Australia-Chile Free Trade Agreement

Chile market snapshot

  • GDP:US$248.4 billion (2011)
  • GDP per capita:GDP per capita: US$14,403 (2011)
  • GDP growth:5.9 per cent (2011)
  • Population:17.2 million (2011)
  • Trade with Australia:AU$2.1 billion (2011-12)

About the Australia-Chile Free Trade Agreement

The Australia-Chile Free Trade Agreement entered into force on 6 March 2009. It was Australia's fifth FTA and the first with a Latin American country.

The FTA covers goods, services and investment. By 2015, all tariffs will be eliminated except sugar, which retains a tariff of six per cent for Australian exports to Chile. Since its entry into force there has been a significant increase in Australian companies operating in Chile and expanding their business in Latin America more broadly.

Then Minister for Foreign Affairs, Stephen Smith and his Chilean counterpart, Alejandro Foxley, signed the Australia-Chile FTA in Canberra on 30 July 2008. The text of the Agreement was tabled in the Australian Parliament on 17 June 2008.

Key interests and benefits

  • Elimination of tariffs on all existing merchandise trade by 2015
  • National treatment for Australian goods, services and suppliers in the Chilean market for procurements above agreed value thresholds.
  • Locks in both sides' liberal services and investment regimes.
  • Locks in both sides' high standards of IP protection for patents, trademarks, geographical indications and copyright.

Map of Chile - quick facts

Map of Chile

Escondida

The world's largest copper producer. Its mine is 57.5 per cent owned by BHP Billiton and 30 per cent owned by Rio Tinto.

Santiago de Chile

The capital and largest city in Chile. It is home to the largest concentration of Australian businesses in Latin America.

Chile

During the Australian Gold Rush in the 1880s Chile exported wheat to help feed Australia's rapidly growing population.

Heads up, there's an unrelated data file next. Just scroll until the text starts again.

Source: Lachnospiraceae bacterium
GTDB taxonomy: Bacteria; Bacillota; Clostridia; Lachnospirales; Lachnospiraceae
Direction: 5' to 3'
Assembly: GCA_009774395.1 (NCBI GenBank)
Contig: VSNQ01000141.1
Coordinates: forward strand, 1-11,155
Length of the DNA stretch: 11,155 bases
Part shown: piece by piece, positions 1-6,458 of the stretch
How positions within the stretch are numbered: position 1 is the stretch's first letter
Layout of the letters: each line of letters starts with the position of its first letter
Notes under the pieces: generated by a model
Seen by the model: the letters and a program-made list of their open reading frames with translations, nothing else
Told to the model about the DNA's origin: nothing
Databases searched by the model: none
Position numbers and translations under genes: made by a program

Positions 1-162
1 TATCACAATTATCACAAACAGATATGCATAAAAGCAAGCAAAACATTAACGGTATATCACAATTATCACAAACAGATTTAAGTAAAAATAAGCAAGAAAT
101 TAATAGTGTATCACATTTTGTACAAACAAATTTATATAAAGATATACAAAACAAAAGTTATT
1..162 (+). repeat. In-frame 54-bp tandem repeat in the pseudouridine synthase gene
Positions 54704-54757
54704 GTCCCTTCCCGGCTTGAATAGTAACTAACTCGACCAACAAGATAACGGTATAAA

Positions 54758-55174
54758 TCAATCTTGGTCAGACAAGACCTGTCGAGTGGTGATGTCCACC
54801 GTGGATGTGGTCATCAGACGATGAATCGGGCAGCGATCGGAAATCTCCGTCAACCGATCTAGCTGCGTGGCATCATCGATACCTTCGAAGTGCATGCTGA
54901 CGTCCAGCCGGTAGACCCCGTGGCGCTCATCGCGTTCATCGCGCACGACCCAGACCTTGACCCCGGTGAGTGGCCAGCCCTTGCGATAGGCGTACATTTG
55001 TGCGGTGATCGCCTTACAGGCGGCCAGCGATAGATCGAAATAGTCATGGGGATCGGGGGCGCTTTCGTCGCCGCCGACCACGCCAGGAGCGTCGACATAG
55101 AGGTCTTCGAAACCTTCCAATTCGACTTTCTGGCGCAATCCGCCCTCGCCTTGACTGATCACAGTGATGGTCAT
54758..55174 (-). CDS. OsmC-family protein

News

Government Procurement

New Government Procurement thresholds became effective from 1 January 2012

ANNEX 15-A

Notification of Adjusted Threshold Values

Section 1: Central Government Entities

  1. This Chapter applies to central government entities listed in each Party’s Schedule to this Section where the value of the procurement is estimated, in accordance with Article 15.5, to equal or exceed the thresholds specified below:
  2. The monetary thresholds set out in paragraph 1 shall be adjusted in accordance with Section 8 of this Annex
(a) For the procurement of goods and services, adjusted thresholds as of 1 January 2012
Central Government Entities (Section 1) AUD$ 80,000 CLP 38,569,000
Sub-Central Government Entities (Section 2) AUD$573,000 CLP 274,730,000
Other Covered Entities (Section 3) AUD$402,000 CLP 192,844,000
*(b) For the procurement of construction services (all entities), adjusted thresholds as of 1 January 2012
Central Government Entities (Section 1) 9,570,000 CLP 3,870,613,000
Sub-Central Government Entities (Section 2) 9,570,000 CLP 3,870,613,000
Other Covered Entities (Section 3) 9,570,000 CLP 3,870,613,000

* Note: the Australian dollar value of procurement of construction services will remain at the 2010 threshold level until advised otherwise.

The next adjustment of the threshold values will be made in two years and become effective on January 1, 2014.

Australia-Chile FTA comes into force - 5 March 2009

The FTA eliminates immediately Chile's tariffs on almost 92 per cent of tariff lines covering 97 per cent of goods currently traded.

This includes Australian exports of coal, meat, wine and key dairy products. Tariffs on all existing merchandise trade will be eliminated by 2015.

Reflecting the Government's increasing focus on helping services suppliers, the FTA includes commitments by Chile to maintain an open and non-discriminatory market for Australian services, including in important sectors for Australia such as education, professional services, mining, engineering, management consulting and financial services.

Chile is Australia's third largest trading partner in Latin America and there are approximately 120 Australian companies actively trading with Chile.

Media release

For business

The Australian Trade Commission’s (Austrade) AClFTA website has further information about the agreement.

For more information on doing business in Chile and about specific export opportunities, go to the Austrade website. As well as country-specific information, the Austrade website also has a database that can be searched by industry.

A key Chilean implementing agency for the FTA is the General Directorate of International Economic Affairs in the Chilean Ministry of Foreign Affairs (known as DIRECON).

Information from DIRECON on the Australia-Chile FTA

Australian exporters seeking to access new opportunities under the Australia-Chile FTA may wish to obtain more information on rules of origin and other requirements from the Australian Customs Service.

Resources

Contact us

Requests for further information and advice should be directed to:

South America and COALAR Section
Americas and Africa Division
Department of Foreign Affairs and Trade

  • Phone: (02) 6261 3236
  • Fax: (02) 6261 3629